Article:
Archive For The “Short Quotes” Category
I have found out that there ain’t no surer way to find out whether you like people or hate them than to travel with them.
Tim Cahill is a travel writer living in Livingston, Montana, USA. He is the founder of Outside Magazine and currently works as the “Editor at Large”.
Cahill spent most of his childhood in Waukesha, Wisconsin. He studied at the University of Wisconsin-Madison with a swimming grant.
With professional driver Gary Sauerby, Cahill set the speed record in America, from Ushuaia to Tierra del Fuego, in southern Argentina, on the Pan-American Highway to Prudhoe Bay, Alaska, in 23 days, 22 hours and 43 minutes. This journey was the source of his book Road Fever.
Tim Cahill has written several books in which he talks about his experience of risky journeys and turns humor into his own stories. He regularly writes for National Geographic Adventure magazine.
Freya Stark (31 January 1893 – 9 May 1993), was an English-Italian explorer and writer. During her travels in the Middle East and Afghanistan she wrote more than twenty books, but also several books and autobiographical essays. She was one of the first non-Arab people to cross the southern Arab desert.
Stark was born on 31 January 1893 in Paris, where her parents studied art. Her mother, Flora, an Italian of Polish-German descent; her father, Robert, an English painter from Devon, spent most of her childhood in northern Italy, supported by the fact that Pen Browning, a friend of her father’s, had bought three houses in Asolo. Her mother’s grandmother lived in Genoa.
Her parents’ marriage was unhappy from the beginning and they broke up early in Freya’s youth. Biographer Jane Fletcher Geniesse – quoting Freya’s cousin Nora Stanton Blatch Barney – said that Freya’s biological father was “a young man rich in an important New Orleans family” called Obediah Dyer. It is not known whether Stark herself knew; she did not mention it in any of her writings, including her autobiography.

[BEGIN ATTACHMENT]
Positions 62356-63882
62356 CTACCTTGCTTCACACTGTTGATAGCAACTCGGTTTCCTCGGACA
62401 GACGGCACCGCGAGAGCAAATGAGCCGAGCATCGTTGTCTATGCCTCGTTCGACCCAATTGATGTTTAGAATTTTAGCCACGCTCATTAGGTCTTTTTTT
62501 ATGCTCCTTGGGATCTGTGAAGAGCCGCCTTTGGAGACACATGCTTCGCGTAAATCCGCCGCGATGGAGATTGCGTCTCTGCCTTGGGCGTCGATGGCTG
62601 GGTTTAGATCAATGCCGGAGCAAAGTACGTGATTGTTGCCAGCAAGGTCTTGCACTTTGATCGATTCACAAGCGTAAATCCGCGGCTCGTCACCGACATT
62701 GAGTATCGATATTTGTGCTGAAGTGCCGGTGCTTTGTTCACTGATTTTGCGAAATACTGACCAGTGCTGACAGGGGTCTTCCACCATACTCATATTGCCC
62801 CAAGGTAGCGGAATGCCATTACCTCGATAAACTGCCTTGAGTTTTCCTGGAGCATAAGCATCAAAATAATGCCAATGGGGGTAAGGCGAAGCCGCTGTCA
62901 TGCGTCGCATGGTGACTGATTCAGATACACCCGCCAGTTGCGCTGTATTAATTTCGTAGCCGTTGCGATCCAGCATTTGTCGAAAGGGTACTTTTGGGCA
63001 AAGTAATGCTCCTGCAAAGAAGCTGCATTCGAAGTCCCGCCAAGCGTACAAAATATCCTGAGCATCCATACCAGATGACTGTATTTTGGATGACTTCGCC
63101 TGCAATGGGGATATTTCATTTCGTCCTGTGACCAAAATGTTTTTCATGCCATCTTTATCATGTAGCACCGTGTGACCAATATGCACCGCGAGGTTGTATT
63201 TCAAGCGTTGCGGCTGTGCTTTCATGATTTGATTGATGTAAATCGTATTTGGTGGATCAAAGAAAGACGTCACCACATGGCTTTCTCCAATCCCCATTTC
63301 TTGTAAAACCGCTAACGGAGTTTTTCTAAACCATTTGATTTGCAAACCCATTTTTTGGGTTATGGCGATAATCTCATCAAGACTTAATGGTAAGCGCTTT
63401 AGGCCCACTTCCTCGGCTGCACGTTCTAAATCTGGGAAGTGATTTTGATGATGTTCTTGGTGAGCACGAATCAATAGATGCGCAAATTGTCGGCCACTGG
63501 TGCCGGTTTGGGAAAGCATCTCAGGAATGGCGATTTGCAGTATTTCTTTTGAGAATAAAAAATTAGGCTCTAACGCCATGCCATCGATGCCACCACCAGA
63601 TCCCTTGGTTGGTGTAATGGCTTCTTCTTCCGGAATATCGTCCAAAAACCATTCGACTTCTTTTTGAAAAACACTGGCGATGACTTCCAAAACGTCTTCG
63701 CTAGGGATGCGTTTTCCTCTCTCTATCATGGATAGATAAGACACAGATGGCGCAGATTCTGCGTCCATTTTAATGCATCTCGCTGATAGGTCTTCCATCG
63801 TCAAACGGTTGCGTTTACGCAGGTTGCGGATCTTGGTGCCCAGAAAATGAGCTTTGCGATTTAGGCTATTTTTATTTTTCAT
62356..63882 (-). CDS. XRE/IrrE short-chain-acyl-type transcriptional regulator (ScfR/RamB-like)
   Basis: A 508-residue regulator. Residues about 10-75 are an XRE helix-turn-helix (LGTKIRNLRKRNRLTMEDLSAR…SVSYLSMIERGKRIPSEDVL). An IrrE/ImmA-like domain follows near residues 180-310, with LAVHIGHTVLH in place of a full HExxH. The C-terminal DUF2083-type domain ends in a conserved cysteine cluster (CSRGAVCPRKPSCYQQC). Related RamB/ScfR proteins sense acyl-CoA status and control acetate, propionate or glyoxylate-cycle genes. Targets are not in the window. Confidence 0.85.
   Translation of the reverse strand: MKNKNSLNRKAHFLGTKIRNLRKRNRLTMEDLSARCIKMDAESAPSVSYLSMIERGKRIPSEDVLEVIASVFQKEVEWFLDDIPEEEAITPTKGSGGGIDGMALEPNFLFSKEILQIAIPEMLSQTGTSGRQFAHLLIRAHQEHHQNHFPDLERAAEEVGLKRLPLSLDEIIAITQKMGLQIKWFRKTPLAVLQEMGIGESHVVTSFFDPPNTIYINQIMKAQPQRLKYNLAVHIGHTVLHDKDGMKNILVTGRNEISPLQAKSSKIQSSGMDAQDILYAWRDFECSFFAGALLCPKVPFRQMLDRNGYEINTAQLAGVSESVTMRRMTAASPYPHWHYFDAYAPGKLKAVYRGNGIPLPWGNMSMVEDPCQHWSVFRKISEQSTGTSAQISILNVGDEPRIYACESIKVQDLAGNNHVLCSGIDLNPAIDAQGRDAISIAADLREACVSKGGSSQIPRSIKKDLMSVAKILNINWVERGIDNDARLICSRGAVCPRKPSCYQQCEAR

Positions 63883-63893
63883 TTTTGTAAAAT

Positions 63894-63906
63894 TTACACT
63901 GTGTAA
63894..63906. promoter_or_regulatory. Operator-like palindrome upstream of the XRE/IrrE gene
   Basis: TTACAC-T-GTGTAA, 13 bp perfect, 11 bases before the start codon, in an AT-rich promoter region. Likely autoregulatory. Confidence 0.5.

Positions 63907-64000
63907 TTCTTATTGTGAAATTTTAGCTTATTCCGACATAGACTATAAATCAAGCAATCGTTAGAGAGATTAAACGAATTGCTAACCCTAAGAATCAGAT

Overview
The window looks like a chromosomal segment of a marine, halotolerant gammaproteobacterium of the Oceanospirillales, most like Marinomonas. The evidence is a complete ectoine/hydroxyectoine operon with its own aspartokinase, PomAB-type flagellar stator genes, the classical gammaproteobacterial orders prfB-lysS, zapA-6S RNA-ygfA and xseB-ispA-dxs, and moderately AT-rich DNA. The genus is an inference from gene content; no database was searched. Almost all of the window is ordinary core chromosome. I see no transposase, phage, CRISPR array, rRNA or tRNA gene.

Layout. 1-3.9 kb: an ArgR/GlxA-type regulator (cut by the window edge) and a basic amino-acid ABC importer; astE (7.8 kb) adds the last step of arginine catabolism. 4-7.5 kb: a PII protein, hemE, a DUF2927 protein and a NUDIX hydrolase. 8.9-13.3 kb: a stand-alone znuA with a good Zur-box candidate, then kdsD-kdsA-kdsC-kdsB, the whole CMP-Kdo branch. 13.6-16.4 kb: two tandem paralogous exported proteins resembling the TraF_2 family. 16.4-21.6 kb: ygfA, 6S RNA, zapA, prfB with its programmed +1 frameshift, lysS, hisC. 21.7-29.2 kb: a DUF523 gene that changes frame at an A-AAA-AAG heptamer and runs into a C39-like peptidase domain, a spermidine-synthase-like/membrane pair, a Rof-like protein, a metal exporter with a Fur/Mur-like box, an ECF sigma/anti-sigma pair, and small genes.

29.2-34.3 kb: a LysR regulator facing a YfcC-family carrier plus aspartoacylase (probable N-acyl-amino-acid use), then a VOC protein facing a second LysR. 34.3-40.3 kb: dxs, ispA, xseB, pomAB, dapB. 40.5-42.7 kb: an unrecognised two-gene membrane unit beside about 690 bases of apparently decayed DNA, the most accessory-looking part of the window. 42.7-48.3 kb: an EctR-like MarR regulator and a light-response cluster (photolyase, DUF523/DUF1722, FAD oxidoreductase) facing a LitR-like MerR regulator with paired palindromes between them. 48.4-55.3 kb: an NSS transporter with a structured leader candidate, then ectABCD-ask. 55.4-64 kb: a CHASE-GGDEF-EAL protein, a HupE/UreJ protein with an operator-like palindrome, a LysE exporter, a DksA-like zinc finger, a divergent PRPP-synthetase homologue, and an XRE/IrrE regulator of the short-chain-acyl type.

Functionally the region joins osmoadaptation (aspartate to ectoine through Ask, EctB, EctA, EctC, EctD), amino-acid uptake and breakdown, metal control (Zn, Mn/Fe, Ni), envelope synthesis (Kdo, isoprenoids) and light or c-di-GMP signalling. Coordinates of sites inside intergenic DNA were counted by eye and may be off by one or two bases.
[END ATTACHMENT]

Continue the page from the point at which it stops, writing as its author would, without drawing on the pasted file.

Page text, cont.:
By 1931, she had made three dangerous walks in the western desert of Transylvania, parts of which had never been visited by a Westerner before, and had found the valleys of the murderers (Hashashin). She describes these explorations in the Assassin’s Valleys (1934). She received the Back Award from the Royal Geographical Society’s Back in 1933.
In 1934, Freya went down to the Red Sea to Aden to start a new adventure. Only a handful of Western explorers ventured into the region, but never as far or as far as they had. Their goal was to reach the ancient city of Shabwa, which would become the capital of the Queen of Sheba. However, during the journey she became seriously ill. After contracting measels, she had to be taken to a British hospital in Aden. Although she had never been to Shabwa, she was able to travel a lot and share many experiences. Freya also returned to the region for other trips. During these trips she finds slavery which, according to a New York profile, gives her a “difficult moral situation”.